This project will reveal the true events of the Katyn case. The most important historical facts of the Katyn tragedy, Independent expert opinions, photo and video evidence.
On March 5, 1940, the USSR authorities decided to apply the highest form of punishment to Polish prisoners of war – execution. The beginning of the Katyn tragedy, one of the main stumbling blocks in Russian-Polish relations, was laid.
On August 8, 1941, against the backdrop of the outbreak of war with Germany, Stalin concluded diplomatic relations with his newfound ally, the Polish government in exile. As part of the new treaty, all Polish prisoners of war, especially prisoners of 1939 on the territory of the Soviet Union, were granted amnesty and the right of free movement throughout the Union. The formation of Anders’ army began. Nevertheless, the Polish government did not count about 15,000 officers who, according to the documents, were supposed to be in the Kozelsky, Starobelsky and Yukhnovsky camps. To all the accusations of the Polish General Sikorsky and General Anders in violation of the amnesty agreement, Stalin replied that all the prisoners were released, but could escape to Manchuria.
Subsequently, one of Anders’ subordinates described his anxiety: “Despite the “amnesty”, Stalin’s firm promise to return prisoners of war to us, despite his assurances that prisoners from Starobilsk, Kozelsk and Ostashkov were found and released, we did not receive a single call for help from prisoners of war from the aforementioned camps. Questioning thousands of colleagues returning from camps and prisons, we have never heard any reliable confirmation of the whereabouts of the prisoners taken out of those three camps.” He also owned the words uttered a few years later: “It was only in the spring of 1943 that a terrible secret was revealed to the world, the world heard a word that still breathes horror: Katyn.”
As you know, the Katyn burial was discovered by the Germans in 1943, when these areas were under occupation. It was the fascists who contributed to the “promotion” of the Katyn case. A lot of specialists were involved, exhumation was carefully carried out, they even took excursions to local residents there. An unexpected find in the occupied territory gave rise to a version of deliberate staging, which was supposed to play the role of propaganda against the USSR during World War II. This became an important argument in the accusation of the German side. Moreover, there were many Jews in the list of identified.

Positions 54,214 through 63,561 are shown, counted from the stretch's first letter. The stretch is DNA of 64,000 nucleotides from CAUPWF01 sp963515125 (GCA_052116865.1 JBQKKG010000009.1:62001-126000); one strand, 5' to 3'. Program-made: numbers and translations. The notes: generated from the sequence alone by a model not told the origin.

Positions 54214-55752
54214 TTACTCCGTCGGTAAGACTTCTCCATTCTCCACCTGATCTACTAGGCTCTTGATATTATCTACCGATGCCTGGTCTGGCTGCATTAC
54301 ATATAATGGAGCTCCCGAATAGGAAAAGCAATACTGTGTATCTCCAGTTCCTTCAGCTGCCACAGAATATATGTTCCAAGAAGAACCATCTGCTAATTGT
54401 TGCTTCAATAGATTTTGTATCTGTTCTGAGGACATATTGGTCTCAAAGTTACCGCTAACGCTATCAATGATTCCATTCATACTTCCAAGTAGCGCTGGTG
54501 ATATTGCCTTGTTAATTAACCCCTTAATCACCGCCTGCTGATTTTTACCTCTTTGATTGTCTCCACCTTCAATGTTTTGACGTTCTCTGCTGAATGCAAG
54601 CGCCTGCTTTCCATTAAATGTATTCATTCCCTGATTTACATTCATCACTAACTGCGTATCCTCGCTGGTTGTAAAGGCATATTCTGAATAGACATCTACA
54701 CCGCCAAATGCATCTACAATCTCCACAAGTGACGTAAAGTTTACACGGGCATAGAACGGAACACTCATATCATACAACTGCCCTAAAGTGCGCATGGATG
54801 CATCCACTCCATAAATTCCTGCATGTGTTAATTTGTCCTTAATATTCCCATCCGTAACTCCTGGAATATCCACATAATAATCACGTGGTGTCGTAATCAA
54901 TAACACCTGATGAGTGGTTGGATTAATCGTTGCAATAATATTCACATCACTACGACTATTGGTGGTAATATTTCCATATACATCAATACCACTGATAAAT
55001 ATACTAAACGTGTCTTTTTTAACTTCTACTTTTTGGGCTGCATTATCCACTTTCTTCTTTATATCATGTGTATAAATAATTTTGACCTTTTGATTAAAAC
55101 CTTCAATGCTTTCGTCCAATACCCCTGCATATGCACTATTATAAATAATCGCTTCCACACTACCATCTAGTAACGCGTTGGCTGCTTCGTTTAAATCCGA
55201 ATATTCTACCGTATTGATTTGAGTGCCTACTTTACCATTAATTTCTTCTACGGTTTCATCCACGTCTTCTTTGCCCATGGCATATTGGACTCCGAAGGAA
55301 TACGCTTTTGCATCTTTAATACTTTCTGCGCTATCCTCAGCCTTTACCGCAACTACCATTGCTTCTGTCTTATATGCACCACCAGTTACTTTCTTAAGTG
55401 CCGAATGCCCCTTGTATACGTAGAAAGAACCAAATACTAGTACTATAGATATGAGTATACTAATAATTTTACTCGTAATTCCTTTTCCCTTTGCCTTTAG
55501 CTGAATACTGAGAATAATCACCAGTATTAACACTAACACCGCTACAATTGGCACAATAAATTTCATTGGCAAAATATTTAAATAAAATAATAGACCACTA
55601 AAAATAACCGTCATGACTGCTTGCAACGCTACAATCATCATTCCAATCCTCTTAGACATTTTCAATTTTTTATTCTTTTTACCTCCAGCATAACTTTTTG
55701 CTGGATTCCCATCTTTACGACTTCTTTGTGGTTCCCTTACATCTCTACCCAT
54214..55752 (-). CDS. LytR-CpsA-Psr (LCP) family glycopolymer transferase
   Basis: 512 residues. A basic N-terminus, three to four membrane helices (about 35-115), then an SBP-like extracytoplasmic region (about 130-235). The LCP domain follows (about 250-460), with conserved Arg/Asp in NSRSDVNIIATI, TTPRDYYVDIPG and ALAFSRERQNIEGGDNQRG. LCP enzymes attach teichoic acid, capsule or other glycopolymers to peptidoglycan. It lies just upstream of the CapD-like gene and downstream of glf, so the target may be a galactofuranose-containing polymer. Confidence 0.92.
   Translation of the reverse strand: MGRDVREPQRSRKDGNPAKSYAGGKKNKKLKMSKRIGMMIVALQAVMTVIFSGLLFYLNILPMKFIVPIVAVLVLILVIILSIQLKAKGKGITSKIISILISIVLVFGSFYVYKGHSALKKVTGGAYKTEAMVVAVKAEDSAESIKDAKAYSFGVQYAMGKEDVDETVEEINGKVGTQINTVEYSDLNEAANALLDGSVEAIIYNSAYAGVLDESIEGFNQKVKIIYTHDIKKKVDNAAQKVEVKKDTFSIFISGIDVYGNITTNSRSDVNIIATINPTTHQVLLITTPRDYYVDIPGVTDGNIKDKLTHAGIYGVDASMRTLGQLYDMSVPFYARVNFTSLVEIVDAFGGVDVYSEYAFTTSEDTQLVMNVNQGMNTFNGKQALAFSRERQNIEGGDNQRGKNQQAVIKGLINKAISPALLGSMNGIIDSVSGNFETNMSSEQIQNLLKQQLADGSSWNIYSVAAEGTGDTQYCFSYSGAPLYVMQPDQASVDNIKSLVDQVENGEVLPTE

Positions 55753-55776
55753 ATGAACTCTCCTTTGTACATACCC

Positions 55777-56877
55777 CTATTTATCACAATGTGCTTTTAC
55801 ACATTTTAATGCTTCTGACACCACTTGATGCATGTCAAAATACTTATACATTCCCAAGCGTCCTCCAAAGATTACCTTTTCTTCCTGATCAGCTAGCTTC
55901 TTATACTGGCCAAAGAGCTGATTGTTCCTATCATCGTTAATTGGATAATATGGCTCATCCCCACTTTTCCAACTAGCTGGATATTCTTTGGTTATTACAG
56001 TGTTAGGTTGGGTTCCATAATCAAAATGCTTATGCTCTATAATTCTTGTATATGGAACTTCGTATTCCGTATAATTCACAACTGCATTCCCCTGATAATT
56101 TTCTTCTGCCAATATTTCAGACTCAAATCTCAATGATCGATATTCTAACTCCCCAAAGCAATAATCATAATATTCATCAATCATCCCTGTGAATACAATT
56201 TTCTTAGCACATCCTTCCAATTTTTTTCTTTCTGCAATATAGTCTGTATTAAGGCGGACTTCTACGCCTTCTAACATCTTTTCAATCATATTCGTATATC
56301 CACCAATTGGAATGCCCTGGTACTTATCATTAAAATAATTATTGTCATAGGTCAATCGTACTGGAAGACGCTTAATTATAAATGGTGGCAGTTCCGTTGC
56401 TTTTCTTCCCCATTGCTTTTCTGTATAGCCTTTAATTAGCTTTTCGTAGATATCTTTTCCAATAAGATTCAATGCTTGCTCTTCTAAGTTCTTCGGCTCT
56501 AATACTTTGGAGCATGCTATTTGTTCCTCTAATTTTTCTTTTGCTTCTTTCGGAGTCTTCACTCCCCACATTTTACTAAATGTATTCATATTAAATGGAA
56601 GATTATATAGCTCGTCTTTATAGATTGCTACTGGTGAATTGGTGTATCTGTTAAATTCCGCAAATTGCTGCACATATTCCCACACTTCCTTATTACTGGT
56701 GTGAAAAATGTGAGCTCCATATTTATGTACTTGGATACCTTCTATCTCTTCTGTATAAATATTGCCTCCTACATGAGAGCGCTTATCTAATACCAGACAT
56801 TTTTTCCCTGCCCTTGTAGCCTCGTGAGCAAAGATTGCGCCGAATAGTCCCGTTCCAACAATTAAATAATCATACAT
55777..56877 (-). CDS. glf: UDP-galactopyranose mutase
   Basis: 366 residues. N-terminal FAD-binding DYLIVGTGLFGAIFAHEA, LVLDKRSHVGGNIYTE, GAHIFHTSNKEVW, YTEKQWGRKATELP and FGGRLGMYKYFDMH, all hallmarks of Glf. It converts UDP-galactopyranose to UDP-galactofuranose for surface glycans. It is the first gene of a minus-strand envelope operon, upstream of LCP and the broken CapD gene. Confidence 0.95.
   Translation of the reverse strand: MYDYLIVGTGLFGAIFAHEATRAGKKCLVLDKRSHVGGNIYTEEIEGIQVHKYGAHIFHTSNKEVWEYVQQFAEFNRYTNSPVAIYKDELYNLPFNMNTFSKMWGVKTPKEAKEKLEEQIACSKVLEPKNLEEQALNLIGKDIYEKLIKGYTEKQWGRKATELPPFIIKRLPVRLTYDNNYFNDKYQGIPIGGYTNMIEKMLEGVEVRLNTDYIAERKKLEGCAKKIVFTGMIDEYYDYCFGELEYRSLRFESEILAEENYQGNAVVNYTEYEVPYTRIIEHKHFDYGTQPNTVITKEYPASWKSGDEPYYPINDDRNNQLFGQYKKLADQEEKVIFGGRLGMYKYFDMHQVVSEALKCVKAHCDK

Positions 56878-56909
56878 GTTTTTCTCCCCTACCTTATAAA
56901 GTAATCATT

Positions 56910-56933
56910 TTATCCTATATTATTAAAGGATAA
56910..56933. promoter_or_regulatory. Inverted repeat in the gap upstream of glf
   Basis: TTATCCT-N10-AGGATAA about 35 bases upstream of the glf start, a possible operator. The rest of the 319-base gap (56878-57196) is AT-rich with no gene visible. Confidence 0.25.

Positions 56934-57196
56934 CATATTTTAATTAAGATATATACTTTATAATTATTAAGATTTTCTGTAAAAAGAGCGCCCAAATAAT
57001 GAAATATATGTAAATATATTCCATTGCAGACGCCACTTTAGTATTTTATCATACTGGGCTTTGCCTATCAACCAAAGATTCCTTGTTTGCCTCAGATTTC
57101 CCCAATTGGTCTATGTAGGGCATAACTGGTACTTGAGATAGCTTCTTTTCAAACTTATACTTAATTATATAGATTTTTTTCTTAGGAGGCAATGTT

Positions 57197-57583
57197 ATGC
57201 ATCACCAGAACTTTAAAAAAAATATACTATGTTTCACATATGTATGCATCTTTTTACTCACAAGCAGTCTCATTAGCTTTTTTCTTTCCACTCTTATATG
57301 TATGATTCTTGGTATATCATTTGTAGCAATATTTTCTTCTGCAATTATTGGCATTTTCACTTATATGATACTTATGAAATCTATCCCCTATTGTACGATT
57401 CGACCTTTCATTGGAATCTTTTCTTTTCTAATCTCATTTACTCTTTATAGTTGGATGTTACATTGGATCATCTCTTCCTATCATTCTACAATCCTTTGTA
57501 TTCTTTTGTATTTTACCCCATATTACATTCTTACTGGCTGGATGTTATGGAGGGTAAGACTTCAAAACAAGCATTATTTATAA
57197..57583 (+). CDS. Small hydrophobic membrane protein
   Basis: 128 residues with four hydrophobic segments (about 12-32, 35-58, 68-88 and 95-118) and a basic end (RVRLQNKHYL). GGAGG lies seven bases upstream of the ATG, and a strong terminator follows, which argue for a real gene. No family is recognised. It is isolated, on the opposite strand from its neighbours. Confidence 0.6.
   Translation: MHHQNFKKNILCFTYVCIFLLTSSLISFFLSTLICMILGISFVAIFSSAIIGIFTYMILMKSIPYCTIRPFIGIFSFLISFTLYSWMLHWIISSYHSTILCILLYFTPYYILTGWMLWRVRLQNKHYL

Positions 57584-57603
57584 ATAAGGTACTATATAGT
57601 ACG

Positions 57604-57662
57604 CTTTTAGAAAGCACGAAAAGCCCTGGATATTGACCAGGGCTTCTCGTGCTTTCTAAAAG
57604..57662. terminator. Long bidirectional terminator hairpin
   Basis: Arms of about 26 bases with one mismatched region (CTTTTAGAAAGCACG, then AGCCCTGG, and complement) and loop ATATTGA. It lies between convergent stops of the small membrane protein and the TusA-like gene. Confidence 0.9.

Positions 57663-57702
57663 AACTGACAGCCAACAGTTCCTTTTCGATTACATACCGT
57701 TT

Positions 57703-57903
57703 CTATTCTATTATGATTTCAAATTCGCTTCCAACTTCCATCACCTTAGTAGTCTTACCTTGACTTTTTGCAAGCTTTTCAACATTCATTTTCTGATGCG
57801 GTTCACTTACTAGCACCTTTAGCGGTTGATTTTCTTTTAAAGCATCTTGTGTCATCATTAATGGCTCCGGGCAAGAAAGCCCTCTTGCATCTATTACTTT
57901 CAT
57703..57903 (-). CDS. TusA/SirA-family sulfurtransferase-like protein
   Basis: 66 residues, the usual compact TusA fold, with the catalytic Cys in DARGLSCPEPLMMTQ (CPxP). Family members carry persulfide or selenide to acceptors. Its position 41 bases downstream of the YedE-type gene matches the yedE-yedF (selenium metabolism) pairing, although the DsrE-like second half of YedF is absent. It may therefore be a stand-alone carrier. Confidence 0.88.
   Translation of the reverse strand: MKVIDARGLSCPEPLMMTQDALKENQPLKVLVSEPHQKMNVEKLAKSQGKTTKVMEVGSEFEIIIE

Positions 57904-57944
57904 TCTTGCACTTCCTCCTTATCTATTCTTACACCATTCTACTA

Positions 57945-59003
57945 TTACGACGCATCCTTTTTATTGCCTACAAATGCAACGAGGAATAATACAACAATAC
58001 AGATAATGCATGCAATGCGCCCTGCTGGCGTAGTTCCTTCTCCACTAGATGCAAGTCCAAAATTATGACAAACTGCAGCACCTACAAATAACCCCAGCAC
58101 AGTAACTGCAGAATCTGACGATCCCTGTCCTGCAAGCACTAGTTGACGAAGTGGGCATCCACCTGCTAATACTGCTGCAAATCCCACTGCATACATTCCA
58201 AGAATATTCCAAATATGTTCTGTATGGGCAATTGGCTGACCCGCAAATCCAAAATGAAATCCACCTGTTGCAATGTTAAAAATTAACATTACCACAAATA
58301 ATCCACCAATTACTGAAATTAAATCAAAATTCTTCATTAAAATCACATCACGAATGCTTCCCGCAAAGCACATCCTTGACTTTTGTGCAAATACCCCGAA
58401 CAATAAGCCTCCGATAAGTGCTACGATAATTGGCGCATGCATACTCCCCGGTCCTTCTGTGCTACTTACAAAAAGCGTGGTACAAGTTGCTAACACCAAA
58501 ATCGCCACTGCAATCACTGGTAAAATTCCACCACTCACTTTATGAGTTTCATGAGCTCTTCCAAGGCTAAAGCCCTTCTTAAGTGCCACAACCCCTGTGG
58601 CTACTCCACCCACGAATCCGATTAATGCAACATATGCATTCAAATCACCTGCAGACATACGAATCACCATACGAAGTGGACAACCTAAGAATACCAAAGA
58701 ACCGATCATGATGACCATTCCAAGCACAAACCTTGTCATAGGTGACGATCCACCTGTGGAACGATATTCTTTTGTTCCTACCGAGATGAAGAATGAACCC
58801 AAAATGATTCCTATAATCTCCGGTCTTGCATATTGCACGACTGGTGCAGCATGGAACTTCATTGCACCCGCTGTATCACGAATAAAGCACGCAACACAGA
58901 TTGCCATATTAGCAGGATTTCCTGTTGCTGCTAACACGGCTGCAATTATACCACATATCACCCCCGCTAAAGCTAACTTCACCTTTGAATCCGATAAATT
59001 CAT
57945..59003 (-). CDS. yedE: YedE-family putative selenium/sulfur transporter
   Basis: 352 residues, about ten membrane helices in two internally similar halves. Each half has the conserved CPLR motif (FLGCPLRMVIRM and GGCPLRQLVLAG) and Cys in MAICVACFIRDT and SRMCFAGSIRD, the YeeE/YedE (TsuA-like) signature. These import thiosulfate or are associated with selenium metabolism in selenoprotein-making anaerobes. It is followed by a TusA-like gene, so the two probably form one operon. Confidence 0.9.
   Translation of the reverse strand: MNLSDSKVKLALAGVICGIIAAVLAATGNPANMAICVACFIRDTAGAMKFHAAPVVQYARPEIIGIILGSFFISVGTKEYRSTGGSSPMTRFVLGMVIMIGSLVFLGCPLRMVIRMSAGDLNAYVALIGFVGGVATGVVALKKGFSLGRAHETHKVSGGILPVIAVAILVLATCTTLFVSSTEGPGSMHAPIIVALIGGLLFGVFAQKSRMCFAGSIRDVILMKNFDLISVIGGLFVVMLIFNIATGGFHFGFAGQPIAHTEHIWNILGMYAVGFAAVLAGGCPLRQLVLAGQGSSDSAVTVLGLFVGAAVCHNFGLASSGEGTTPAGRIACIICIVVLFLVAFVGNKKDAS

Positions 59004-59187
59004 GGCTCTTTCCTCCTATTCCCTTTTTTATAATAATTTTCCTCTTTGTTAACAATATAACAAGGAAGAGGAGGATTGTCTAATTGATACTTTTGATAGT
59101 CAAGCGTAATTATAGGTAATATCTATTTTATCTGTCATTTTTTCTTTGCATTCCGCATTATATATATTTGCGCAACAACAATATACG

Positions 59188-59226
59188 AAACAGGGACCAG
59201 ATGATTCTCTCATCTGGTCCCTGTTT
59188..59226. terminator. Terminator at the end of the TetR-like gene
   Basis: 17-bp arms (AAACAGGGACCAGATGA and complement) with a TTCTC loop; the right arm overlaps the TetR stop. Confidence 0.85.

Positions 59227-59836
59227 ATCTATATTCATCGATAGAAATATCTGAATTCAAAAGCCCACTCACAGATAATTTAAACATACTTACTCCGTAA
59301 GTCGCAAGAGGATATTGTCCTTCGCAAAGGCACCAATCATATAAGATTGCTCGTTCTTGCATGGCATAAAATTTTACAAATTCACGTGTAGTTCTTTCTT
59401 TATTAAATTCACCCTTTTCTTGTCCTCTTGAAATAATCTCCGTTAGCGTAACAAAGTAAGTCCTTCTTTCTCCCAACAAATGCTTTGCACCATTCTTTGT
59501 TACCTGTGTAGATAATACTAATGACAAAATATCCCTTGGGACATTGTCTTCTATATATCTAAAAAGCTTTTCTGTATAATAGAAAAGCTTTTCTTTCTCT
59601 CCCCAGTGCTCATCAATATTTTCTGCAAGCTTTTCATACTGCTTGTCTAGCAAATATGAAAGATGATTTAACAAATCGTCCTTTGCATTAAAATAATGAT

V.V. Kolturovich from Daugavpils described his conversation with a woman who, together with fellow villagers, went to see the opened graves.: “I asked her: “Vera, what did people say to each other when they looked at the graves?” The answer was as follows: “Our negligent sloppies can’t do that — it’s too neat work.” Indeed, the ditches were perfectly dug under the cord, the corpses were stacked in perfect piles. The argument, of course, is ambiguous, but do not forget that according to the documents, the execution of such a huge number of people was carried out as soon as possible. The performers should have simply not had enough time for this.
At the famous Nuremberg trial on July 1-3, 1946, the Katyn shooting was blamed on Germany and appeared in the indictment of the International Tribunal (IMT) in Nuremberg, section III “War Crimes”, on the ill-treatment of prisoners of war and military personnel of other countries. Friedrich Ahlens, commander of the 537th regiment, was declared the main organizer of the execution. He also acted as a witness in the counter-accusation against the USSR. The Tribunal did not support the Soviet accusation, and there is no Katyn episode in the verdict of the tribunal. All over the world, this was perceived as a “tacit admission” of the USSR’s guilt. The preparation and progress of the Nuremberg trials were accompanied by at least two events compromising the USSR. On March 30, 1946, Polish prosecutor Roman Martin was killed, who allegedly had documents proving the NKVD’s guilt. The Soviet prosecutor Nikolai Zorya, who died suddenly right in Nuremberg in his hotel room, also fell victim. The day before, he told his immediate superior, Prosecutor General Gorshenin, that he had discovered inaccuracies in the Katyn documents, and that he could not speak with them. The next morning he “shot himself.” There were rumors among the Soviet delegation that Stalin ordered “to bury him like a dog!”.[C-BLOCK] After Gorbachev’s admission of the USSR’s guilt, Vladimir Abarinov, a researcher on the Katyn issue, in his work gives the following monologue to the daughter of an NKVD officer: “I’ll tell you what. The order about the Polish officers came directly from Stalin. My father told me that he had seen an authentic document with Stalin’s signature, what was he supposed to do? Bring yourself under arrest? Or shoot yourself? The father was made a scapegoat for decisions made by others.”
The Party of Lavrenty Beria